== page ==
It was a relief to reach the mountain’s feet and the end of the forest which had not ceased its quarrel with him. Its trees had ripped his clothes, bitten his skin, and he felt ragged and bruised but he was out and away. The sun was warm in the desert mid-morning; it was not yet at its apex. He refilled his bottle, drank as much as he could of the water from the streamlet and walked beside it, which seemed to run straight to the swamp.
The sun was soon high and hot, the sand hotter, and the mountain hours away when the streamlet turned into mud and then dry sand. He had filled his bottle at the last possible moment, drank and lapped as much water over himself as he could before going on. It was too late to turn back (And to what? he wondered.). So he kept going. He knew he was delirious because he kept hearing indistinct voices around him. He felt sure he should be able to name the persons to whom the voices belonged, barring two or three, but he could not think past the singular need to get out of that damned desert and find his ‘friends’.
He didn’t notice he had fallen onto the sand, hat covering his head, until he licked grit into his mouth. A thin, pointed voice that sounded like himself and then like another person jabbed itself into his mind.
“What’re you doing, idiot? How did you get into this mess?”
“Piss off, you, whoever you are…”
“Whoever you are? Why I’m you, of course. Time to sleep, sleep forever.”
His body woke but he still heard echoes of the argument. He pushed himself to his knees and then stood as they argued.
“I will get through…I will not hear you…”
The voices became indistinct. He walked until, eyes closed, lips parched he tripped into one of the cold fog-draped water holes scattered here and there in the spongy ground beyond the border of the desert. He opened his eyes, looked at his clothes and shrugged. Finding a deeper water-hole, he slid into it, water up to his armpits, cooling down.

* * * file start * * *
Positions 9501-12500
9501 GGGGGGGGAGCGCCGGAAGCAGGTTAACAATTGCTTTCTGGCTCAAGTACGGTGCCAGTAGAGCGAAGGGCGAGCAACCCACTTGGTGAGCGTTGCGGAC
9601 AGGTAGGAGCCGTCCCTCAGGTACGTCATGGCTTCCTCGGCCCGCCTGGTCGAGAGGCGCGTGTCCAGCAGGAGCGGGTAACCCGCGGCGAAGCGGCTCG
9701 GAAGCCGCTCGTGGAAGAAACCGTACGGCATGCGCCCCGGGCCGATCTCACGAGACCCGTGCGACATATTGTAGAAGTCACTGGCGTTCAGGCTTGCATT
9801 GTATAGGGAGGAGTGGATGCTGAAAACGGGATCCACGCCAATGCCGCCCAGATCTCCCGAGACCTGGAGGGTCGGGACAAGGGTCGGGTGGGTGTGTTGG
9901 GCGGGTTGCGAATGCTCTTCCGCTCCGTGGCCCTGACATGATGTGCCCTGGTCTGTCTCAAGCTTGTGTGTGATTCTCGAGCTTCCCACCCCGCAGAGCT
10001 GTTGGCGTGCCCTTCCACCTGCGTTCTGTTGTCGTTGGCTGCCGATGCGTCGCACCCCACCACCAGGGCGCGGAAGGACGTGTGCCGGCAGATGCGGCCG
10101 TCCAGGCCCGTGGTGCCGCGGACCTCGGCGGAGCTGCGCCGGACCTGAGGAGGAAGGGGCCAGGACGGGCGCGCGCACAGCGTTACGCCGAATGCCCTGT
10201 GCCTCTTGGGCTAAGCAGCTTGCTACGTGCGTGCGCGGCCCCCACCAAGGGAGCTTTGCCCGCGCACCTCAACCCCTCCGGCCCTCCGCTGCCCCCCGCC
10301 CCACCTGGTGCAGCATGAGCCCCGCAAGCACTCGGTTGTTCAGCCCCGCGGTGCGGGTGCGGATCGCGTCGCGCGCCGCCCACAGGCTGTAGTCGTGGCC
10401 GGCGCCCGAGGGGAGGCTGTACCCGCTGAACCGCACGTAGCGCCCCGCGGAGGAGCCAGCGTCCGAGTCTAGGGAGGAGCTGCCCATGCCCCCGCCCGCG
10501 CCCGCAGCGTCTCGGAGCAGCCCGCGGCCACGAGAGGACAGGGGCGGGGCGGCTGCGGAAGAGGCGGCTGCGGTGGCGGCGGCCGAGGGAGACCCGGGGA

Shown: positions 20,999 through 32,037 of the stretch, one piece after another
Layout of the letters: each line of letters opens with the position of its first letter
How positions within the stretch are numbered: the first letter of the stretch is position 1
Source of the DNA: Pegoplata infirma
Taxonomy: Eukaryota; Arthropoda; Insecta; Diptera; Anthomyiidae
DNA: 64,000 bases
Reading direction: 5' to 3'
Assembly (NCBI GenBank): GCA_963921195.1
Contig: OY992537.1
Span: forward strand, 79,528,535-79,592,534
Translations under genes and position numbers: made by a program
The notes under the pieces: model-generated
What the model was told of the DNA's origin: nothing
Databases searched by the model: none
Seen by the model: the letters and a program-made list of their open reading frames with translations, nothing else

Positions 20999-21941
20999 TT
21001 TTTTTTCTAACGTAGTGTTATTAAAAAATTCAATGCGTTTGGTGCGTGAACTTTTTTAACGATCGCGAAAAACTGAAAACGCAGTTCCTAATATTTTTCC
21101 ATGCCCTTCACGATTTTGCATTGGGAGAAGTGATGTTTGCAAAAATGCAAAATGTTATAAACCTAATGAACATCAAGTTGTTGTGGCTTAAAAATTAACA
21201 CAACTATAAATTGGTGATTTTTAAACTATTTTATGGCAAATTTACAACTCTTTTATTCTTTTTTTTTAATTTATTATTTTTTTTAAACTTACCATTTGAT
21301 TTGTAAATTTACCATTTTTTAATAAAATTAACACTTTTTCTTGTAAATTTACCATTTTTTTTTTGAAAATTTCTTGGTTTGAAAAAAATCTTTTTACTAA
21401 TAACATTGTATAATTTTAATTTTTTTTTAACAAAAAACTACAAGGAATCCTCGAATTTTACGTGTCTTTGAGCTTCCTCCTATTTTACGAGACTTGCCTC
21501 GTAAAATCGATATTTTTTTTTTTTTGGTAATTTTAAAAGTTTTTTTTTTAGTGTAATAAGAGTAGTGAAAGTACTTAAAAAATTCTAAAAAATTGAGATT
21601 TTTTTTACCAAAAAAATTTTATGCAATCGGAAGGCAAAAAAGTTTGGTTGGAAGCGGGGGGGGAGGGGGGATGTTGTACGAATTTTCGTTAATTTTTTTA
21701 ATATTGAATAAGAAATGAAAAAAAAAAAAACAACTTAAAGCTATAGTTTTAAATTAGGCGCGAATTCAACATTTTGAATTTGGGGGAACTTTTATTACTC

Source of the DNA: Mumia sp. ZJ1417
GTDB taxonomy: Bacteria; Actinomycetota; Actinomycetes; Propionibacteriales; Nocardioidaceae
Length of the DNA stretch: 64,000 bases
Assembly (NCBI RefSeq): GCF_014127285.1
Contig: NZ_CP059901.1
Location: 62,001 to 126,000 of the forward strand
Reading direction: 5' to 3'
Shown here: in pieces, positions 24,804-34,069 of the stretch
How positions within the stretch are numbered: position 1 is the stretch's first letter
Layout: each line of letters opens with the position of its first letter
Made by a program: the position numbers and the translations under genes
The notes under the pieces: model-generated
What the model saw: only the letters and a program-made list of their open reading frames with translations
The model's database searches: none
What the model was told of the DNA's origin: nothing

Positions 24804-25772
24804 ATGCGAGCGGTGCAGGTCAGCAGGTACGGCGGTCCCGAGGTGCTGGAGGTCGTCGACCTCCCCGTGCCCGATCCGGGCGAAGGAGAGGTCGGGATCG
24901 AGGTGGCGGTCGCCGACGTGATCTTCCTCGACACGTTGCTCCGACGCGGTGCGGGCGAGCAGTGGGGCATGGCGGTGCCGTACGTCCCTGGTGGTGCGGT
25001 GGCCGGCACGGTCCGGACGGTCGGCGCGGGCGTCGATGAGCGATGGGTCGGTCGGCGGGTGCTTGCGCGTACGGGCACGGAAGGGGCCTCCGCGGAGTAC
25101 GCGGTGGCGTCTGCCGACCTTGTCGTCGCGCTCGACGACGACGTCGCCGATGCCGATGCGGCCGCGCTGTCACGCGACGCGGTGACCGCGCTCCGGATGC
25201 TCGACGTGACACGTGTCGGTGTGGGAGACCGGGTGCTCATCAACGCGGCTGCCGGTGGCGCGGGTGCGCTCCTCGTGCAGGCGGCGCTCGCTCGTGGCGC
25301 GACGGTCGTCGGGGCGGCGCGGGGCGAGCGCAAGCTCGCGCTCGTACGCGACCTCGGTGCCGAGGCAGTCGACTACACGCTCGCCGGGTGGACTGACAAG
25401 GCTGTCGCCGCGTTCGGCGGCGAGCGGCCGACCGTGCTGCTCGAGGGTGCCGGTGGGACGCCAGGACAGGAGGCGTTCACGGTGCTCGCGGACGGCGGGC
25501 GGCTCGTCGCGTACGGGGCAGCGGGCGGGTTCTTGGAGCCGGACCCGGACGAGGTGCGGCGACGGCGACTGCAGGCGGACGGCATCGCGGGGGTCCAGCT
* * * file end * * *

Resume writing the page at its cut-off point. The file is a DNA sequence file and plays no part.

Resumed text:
He woke when his body reacted enough to tiny fish and larger crabs nipping a little too much skin off and he dragged himself out. Both thirsty and hungry he turned his hat upside down, allowing water and fish to fill it. He filled himself with water as the rest flowed through holes in his hat, and ate raw as many of the wriggling fish as he could. Then he laid down to rest on the spongy ground beside the hole.
Inanimate for how long he didn’t know but then someone tilted his head, “Come sir,” said a female voice, “drink up, this will make you feel better.”
“Who’s that?” he slurred. “Deb? Jenn?”
“No, dear. Forget them! You are with us now. They abandoned you, remember? We won’t, ever!” He slept uneasy and woke alongside a pool under an umbrella. A classic cool mint julep was sitting on a table beside him. He shifted to get off the lawn chair when a pair of strong but gentle hands pushed him back. “Now,” said an exquisite woman in a nurse’s uniform, “We mustn’t move. You have only just arrived and we’ve cleaned you up. But you need to rest.”
He sat back, drowsed and then through bleary eyes looked about. There were others here as he, in lawn chairs with drinks beside them being attended to by… ‘they abandoned me’, ‘with us now,’ ‘won’t abandon…’ He sat up and the scene changed. He was alone on a stage, dark around all the edges, with creatures touching him, feeding. They were short and green, bearing fangs and horns and smoking liquorish smelling cigarillos. He screamed then leapt up kicking and wailing, punching…
… “He’s coming out of it!” the voice he had heard first on the mountain said. The stage, the creatures disappeared. He was in a hospital bed, surrounded by family and friends.
“How? What happened?” he croaked.
That voice belonged to a doctor and she stood beside the bed, “Welcome back Jamie; you had a depressive episode. Your friends, scared for you, carried you off the mountain from the hike you were on and brought you here.”
“The dark trees, the desert, the voices, the mud flats, the spa… the green Greek chorus… ”
“All in your head young man.”
Jamie settled back, looked around and grimaced. “Thank you.” As he faded back to sleep, he muttered, “But it was no less real, a true, haunting.” The last thing he noted was the tang of liquorish.